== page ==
or beyond the statutory powers of the Attorney General, the remainder of this subchapter and the application
of such provisions to other persons or circumstances shall not be affected
13:45A-9.8 Retail discounts in scanner stores; percentage-off discounts; point-of-sale discounts; multi-tiered
pricing offers; targeted discounts
(a) Retail establishments which use scanners that have the capability of providing percentage-off discounts, and wish to
offer percentage-off discounts at the point of sale shall set forth the regular price and the price after any discounts are
taken relating to the merchandise purchased by the consumer on the register receipt given to the consumer at the
point of sale.
(b) An advertiser who offers a percentage-off discount is not required to disclose the basis of the percentage reduction or
the regular price or price range in an advertisement pursuant to N.J.A.C. 13:45A-9.5 provided that:
1. The retail price per unit of merchandise is less than $100.00; and
2. The regular price and the price after any discounts are taken are set forth on the register receipt given to the
consumer at the point of sale.
(c) An advertiser may discount merchandise at the point of sale without marking the merchandise with the discounted
price provided that the following information is posted conspicuously in the form of a notice at the point of display:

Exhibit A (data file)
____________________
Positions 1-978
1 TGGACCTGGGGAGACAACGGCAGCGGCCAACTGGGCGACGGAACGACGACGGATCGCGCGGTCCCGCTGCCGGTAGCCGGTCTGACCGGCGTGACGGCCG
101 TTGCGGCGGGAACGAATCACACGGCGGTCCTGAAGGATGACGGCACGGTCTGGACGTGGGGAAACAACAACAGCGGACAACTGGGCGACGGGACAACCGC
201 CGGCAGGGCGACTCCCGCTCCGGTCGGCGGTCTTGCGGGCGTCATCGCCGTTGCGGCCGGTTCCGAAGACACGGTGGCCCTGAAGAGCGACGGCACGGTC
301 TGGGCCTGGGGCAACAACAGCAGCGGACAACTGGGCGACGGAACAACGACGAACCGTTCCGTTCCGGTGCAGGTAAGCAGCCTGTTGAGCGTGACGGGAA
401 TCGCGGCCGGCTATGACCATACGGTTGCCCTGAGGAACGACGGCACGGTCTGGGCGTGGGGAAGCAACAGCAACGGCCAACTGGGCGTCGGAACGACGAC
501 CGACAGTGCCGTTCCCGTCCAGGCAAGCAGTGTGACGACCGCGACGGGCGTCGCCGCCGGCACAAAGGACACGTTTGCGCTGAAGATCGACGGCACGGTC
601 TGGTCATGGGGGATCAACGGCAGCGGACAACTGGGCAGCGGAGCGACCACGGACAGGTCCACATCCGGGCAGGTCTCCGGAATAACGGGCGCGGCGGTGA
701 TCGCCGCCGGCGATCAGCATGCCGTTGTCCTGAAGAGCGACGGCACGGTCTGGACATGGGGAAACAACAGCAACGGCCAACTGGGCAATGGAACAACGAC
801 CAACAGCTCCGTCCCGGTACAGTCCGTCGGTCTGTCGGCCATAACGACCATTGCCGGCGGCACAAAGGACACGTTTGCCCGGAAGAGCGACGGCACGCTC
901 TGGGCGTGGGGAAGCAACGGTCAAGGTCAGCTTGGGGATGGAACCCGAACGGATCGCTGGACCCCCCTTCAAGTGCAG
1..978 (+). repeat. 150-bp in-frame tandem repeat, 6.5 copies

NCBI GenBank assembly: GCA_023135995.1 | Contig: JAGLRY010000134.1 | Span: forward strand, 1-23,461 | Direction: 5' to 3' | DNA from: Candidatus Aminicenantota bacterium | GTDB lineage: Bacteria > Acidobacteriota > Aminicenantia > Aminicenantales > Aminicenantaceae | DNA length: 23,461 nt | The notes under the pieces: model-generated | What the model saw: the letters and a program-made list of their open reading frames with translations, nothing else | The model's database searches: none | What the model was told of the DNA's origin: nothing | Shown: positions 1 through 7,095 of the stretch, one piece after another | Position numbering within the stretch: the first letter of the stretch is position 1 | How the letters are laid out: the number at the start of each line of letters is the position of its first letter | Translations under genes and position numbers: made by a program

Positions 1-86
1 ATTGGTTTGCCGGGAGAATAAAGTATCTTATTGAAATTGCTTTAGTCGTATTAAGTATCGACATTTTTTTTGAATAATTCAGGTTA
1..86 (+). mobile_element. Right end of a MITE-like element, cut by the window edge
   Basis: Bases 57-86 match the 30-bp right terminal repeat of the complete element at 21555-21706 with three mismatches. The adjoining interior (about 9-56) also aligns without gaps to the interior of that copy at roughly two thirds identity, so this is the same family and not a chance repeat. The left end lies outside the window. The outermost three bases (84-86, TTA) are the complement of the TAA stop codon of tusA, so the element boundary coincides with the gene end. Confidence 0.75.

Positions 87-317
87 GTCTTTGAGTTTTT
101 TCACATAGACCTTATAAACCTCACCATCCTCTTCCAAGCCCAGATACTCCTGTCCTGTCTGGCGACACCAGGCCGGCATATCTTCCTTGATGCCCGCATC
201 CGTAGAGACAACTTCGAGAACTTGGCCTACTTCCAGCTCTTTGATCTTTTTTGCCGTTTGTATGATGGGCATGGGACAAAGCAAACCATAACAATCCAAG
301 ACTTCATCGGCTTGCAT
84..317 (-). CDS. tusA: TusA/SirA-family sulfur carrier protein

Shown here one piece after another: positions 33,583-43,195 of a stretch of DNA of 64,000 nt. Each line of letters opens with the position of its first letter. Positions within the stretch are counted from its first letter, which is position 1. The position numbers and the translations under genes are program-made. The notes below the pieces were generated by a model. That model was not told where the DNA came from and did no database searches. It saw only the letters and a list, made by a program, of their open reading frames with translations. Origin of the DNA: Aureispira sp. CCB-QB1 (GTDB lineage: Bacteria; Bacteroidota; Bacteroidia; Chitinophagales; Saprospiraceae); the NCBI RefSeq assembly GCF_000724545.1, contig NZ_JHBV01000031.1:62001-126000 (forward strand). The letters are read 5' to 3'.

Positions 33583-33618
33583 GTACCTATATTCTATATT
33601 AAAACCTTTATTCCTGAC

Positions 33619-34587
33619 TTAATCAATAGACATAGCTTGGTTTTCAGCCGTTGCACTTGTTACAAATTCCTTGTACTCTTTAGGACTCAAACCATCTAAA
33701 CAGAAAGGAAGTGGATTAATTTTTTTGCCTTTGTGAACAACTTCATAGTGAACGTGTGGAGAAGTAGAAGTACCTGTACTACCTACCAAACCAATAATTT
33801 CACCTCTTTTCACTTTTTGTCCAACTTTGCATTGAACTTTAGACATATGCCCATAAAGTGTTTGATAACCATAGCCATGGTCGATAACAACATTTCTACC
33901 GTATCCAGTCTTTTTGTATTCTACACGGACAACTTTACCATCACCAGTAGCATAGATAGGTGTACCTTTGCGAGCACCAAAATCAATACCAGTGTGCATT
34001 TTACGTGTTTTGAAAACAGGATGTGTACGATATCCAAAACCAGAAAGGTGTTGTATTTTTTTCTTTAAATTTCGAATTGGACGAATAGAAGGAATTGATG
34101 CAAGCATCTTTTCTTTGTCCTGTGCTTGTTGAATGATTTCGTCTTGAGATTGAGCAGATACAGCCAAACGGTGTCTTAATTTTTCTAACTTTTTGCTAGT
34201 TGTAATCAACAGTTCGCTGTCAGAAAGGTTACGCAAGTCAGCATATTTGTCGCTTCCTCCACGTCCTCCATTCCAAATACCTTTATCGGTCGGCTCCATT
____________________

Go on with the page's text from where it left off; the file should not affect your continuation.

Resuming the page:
1. A description of the merchandise or the range or category of merchandise and the price to which the discount
shall apply;
2. A notice that the discount will be taken at the time of purchase; and
3. The specific amount or type of discount applicable, such as “$10.00 off” or “25% off posted price.”
(d) Advertisements and point of display materials involving multi-tiered pricing offers made by advertisers shall contain
the following:
1. All retail prices or discounts comprising the offer and the types of purchases to which they apply, for example:
i. “Treefree Paper Towels--Get first roll at 79¢, 2nd roll at 69¢ and each additional roll at 59¢”;
ii. “Wonder Hot Dog Rolls--$1.09 only; 79¢ with purchase of Plochman’s Mustard”; and
2. Any limitations applicable to the offer, such as the type, brand or size of the merchandise or restrictions on the
number of units which may be purchased.
(e) Advertisements containing targeted discounts shall conspicuously state that the offer is limited to a certain category
of consumer and shall specifically identify those consumers. If the merchandise to be discounted is also being
advertised at a reduced price for all consumers, the advertisement shall clearly distinguish between the types of
offers made by the advertiser and identify those consumers who are entitled to each offer.
1. Any targeted discounts or pricing information posted at the point of display shall clearly and conspicuously
state that the offer is limited, and shall identify the customers who are entitled to take advantage of the offer.

NEED HELP WITH YOUR NEW JERSEY CASE?
Handling your New Jersey case wrong from the beginning may only cost you more money and time in the end!! Do it right the first time by seeking legal advice from a competent New Jersey lawyer!